Aloe has been grown for centuries as a medicinal plant and is considered to be one of the easiest houseplants to care for. Aloe reproduces itself by offsets, also known as pups, which grow from the base of the plant. Aloe, like most succulent plants, is susceptible to root rot which is indicated when the leaves of the plant begin to yellow and curl. This can be prevented by establishing a watering routine that does not overwater the plant, which is the primary cause of aloe root rot.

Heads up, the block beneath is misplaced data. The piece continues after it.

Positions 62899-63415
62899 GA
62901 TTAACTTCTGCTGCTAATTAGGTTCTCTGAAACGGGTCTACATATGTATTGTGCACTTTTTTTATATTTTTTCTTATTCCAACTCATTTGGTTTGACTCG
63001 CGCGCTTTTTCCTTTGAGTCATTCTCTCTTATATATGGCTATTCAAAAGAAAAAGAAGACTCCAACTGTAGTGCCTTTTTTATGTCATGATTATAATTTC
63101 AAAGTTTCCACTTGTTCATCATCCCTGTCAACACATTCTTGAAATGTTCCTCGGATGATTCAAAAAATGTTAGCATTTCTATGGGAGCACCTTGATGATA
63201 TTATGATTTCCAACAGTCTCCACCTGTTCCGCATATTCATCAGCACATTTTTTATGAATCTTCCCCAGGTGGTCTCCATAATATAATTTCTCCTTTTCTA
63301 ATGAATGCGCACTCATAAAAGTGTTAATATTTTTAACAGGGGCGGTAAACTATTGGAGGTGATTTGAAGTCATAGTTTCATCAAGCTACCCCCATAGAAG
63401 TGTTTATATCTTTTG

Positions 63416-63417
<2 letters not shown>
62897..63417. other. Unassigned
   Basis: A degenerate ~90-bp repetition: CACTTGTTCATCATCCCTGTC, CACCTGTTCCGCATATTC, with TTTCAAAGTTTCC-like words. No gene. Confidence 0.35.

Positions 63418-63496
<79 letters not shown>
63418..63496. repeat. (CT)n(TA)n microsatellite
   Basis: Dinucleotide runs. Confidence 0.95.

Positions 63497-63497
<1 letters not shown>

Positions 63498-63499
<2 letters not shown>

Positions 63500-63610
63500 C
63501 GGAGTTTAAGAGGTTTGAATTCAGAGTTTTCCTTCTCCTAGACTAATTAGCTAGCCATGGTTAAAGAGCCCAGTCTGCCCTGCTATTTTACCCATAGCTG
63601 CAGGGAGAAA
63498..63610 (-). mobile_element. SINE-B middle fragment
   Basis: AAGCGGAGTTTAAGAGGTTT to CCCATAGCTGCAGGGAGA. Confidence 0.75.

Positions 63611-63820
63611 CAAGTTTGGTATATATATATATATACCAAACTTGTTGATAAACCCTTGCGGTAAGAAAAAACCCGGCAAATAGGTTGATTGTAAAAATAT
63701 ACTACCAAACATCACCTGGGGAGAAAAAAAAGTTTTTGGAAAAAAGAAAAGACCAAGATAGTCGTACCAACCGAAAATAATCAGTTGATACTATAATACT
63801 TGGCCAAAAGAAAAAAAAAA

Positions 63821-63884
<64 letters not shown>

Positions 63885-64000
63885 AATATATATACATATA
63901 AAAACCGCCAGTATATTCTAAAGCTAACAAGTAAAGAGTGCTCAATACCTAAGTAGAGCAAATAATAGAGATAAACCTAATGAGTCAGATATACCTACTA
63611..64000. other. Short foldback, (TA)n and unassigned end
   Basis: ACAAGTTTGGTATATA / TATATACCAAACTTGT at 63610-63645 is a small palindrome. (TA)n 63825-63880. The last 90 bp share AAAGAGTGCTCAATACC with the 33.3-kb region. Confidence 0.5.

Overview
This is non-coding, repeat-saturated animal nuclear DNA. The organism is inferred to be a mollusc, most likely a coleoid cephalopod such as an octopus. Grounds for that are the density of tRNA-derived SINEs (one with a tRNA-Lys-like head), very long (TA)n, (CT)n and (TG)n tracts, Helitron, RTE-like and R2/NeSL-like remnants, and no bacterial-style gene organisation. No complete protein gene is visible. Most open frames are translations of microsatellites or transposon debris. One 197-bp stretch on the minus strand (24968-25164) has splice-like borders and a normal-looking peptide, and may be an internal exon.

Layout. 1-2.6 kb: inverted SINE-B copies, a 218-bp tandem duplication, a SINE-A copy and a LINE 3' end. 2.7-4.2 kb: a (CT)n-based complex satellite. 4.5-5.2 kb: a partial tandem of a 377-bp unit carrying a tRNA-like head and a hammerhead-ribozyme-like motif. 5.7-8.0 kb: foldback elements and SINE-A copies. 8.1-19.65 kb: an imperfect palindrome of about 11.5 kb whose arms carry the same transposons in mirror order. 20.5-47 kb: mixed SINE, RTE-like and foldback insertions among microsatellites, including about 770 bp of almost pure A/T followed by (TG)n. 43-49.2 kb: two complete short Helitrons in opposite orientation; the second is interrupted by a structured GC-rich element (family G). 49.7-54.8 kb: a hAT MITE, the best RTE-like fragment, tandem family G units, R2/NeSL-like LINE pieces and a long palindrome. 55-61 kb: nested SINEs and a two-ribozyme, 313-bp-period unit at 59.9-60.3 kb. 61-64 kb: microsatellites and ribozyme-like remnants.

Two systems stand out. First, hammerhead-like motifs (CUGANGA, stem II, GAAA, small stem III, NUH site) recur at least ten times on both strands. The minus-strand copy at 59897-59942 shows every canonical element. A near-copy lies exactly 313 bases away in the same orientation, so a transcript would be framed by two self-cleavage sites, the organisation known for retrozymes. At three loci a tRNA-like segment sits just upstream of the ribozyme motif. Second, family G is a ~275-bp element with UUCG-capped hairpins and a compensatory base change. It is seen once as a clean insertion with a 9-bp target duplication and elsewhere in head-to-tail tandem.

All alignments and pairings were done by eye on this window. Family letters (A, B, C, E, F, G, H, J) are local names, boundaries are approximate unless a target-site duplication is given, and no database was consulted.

Repot your aloe plant if it has been more than a year since this was done originally. Use a mixture of good quality potting soil and sand in equal amounts. Choose a pot only slightly larger than the original pot. Crowded roots, as well as overwatering, can lead to root rot.
Fertilize the aloe plant after repotting. You can use a 10-40-10 bloom type fertilizer mixed to the manufacturer's instructions.
Water the plant thoroughly until the soil is moist to the touch and water is draining from the bottom.
Place the pot in a warm, sunny window or outdoors if the weather is hot.
Water the plant only when the soil is completely dry to the touch. Water only enough to make the soil moist to the touch.